D. J. Enright
There is so much that is admirable in George Steiner's attitudes [in Language and Silence], so much in both his desiderations and his abominations to agree with, that his faults are all the more distressing. Or rather his one fault: a histrionic habit, an overheated tone, a melodramatization of what (God knows) is often dramatic enough, a proclivity to fly to extreme positions. The effect is to antagonize the reader on the brink of assent….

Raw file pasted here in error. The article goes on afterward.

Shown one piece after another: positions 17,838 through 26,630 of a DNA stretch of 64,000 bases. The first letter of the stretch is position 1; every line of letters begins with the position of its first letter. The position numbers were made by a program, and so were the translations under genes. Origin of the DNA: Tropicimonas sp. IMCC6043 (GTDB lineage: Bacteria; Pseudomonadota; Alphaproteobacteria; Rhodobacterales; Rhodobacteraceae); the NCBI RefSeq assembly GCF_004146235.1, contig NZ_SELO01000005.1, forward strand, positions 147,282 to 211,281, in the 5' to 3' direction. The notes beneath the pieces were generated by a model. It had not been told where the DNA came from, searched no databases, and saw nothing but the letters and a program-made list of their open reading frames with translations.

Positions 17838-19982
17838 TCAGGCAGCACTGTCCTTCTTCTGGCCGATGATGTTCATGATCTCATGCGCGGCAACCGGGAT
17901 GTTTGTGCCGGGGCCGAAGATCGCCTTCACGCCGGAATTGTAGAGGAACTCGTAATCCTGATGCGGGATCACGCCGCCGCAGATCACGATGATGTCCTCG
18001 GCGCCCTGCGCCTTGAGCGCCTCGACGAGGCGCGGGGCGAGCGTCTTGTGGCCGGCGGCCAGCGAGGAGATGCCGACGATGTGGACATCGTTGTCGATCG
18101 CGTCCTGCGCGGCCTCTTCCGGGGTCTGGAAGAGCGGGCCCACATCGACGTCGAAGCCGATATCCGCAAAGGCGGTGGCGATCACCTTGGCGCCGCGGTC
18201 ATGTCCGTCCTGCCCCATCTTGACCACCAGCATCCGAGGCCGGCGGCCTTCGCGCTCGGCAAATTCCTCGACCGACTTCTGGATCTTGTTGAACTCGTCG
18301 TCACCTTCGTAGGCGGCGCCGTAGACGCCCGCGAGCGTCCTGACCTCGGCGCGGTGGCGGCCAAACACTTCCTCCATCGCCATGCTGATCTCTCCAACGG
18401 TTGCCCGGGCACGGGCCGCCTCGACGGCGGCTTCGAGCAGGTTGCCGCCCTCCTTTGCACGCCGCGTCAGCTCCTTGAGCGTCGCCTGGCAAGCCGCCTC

The difficulty with Mr. Steiner's reflections on "the retreat from the word"—as with those of some other recent writers on this theme—is that one cannot be sure whether he is lamenting the retreat, accepting it as inevitable, or anticipating an...
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